A 60-Day Trip from PHP to .NET MVC

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This is quite an unusual post I guess, something that came in to my mind a few days ago. If you’re familiar with my biography you know I’m in love with php, unix and the open source world. The reason I’m writing this post (or maybe set of posts) is that I found quite a good client, who’s very strict about technology, so the very basic website that they’re looking for should be written in .NET in a little less than two months.

I haven’t finished the whole project yet, but I’d like to give you a short overview of .NET MVC from a PHP developer’s perspective, as well as share some coding thoughts in general. Don’t treat me as a Microsoft hater though, I love what they’re doing, and there are a bunch of very rich web applications driven by Microsoft’s technology! But since I’m used to what I’m used to, I feel a little bit weird and disappointed.

Why did I pick MVC? Well, perhaps because it’s quite new compared to the rest, and a bit of a challange since I don’t have any friends familiar with this monster. So the only places to find help are Google and Stackoverflow. MSDN is pretty much useless, especially the localized versions.

There are several reasons why I called .NET MVC a monster, and here’s a short list based on the first few weeks of my experience:

  • Too many abstractions (week 1)
  • No SQL code at all (week 2)
  • Models are built using drag ‘n drop (week 3)
  • Name conventions are silly (week 3)
  • Confusing (week 4)

Getting used to LINQ

I started my trip by exploring the MVC Music Store Tutorial on the ASP website, which gives quite a clear overview of how to setup a basic website structure, handle some user input and work with the database using LINQ. Wow, I never thought SQL was so complicated that they had to reinvent it. I’ve seen some abstractions over SQL (PDO, Zend_Db) but LINQ is something different:

var shop = (from s in db.Shops where s.Slug == id select s).First();
var workingHours = (from m in shop.ShopMetas where m.Key == "working-hours" select m.Value).ToList();
var comments = (from c in db.Comments orderby c.PublishDate descending select c).Skip(page * 5).Take(5).ToList();

Third line shows my implementation of pagination on a page full of comments. Groups and joins are even more “fun”. I came across a handy resource for studying LINQ called Hooked on LINQ with an awesome section called 5 minute overviews.

But anyways, quoted from Wikipedia: Some benchmark on simple use cases tend to show that LINQ to Objects performance has a large overhead compared to normal operation.

Haven’t tested, haven’t benchmarked, maybe it’s different. But from what I’ve seen, same old SQL is under the hood. Now, a few words about models.

Building Models and Relations

We all know MVC doesn’t go around without models, yet, I never thought models could be designed using only your mouse! I was quite surprised when I saw the models being generated from a database schema in the Music Store tutorial, yet, that’s not as deep as it goes. More interesting is inheritence, mapping, foreign keys and relations, all this using only your mouse! I felt kinda dumb, really. For a second I thought this was programming for kids, but hey, it really makes life simpler! Kudos to Microsoft ;)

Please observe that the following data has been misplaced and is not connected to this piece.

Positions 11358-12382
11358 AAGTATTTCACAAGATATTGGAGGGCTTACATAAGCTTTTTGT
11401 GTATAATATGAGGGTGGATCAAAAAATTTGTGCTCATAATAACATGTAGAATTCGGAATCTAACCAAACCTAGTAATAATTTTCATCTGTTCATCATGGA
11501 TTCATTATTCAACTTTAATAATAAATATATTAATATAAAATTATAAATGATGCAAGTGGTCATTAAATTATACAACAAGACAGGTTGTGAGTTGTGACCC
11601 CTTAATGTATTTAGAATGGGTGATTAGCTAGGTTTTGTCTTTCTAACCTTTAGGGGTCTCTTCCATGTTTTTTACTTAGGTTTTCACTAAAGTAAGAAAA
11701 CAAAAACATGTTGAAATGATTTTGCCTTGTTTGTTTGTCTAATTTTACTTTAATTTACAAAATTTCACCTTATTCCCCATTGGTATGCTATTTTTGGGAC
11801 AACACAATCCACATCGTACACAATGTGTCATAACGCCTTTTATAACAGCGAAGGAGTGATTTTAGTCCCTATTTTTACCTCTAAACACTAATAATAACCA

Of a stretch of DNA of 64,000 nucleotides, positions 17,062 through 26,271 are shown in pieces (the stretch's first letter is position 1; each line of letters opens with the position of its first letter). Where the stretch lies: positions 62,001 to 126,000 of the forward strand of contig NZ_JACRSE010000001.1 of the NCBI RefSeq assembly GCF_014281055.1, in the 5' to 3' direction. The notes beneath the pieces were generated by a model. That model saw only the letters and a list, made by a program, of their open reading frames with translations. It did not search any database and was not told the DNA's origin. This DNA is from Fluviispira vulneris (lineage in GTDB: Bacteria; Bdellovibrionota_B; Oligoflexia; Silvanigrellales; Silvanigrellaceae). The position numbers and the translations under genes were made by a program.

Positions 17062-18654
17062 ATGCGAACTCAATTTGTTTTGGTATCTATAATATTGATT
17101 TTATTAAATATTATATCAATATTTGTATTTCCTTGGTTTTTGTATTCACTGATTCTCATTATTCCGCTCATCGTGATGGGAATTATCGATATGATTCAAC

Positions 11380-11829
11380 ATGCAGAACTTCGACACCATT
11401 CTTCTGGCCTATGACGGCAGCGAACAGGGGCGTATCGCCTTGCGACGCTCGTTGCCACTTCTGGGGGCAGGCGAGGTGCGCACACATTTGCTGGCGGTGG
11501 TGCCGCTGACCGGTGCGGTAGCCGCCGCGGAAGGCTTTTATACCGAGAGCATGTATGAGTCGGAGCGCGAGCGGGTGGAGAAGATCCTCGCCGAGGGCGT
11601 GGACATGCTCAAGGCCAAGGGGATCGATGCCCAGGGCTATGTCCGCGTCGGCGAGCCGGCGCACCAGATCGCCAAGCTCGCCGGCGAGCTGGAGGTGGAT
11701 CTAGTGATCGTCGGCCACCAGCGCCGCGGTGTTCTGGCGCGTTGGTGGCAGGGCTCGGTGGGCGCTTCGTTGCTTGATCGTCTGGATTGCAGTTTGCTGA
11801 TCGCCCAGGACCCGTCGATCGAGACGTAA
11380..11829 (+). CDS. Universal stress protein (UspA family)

Visual Studio Data Model

Worth mentioning is that there’s a flag called Singularize model names when building models from a database schema, which converts the Shops table to a Shop model, a Comments table to a Comment model, (quite cool this one) a News table to a News model, and a (surprise) Movies table to a Movy model.. Whaa? ;)

Next is something that took me quite some time to sort out, so to save you that time, I’ll give you a quick tip.

The Master View

Master views are cool, but according to Google, one of the most frequently asked questions by .NET MVC newbies is “how on earth do I pass data into my master view”? Yup, I asked that question too, but didn’t get too much responses. So here’s a newbie response (how I see it): Master views are very similar to normal news, so they need data passed by a controller. You can go ahead and pass the same data for the master view with each and every controller that you create, but it would be difficult to manage, you need something more centralized.

So the answer would be to create an abstract class (OOP, remember?) which would derive from the standard Controller class, then change your controllers to derive from your newly created class. Easy as that:

public abstract class ApplicationController : Controller
    public ApplicationController()
        // This is how you pass some data to your master view
        ViewData["my-key"] = "my value";

Then make sure you derive your controllers from the new ApplicationController. Here’s my Home controller:

public class HomeController : ApplicationController
    public ActionResult Index()
        return View(viewModel);

Note that I dropped the namespace for both code pieces of code to make them shorter. The namespace used is MyApplication.Controllers. Let’s switch over to the actual Master view and here’s how you capture the data:


That wasn’t very difficult, was it? You can pass all the data/objects you want in ViewData as well as run LINQ queries inside the Application Controller for your sidebar widgets, menus and other stuff that comes from the database.

Well folks! That’s about it. I’ll keep you posted on my experience in .NET MVC but honestly, I’m getting tired of it already, can’t wait to ride home and get my hands back onto php ;) Thanks for reading and sharing!

About the author

Konstantin Kovshenin

WordPress Core Contributor, ex-Automattician, public speaker and consultant, enjoying life in Moscow. I blog about tech, WordPress and DevOps.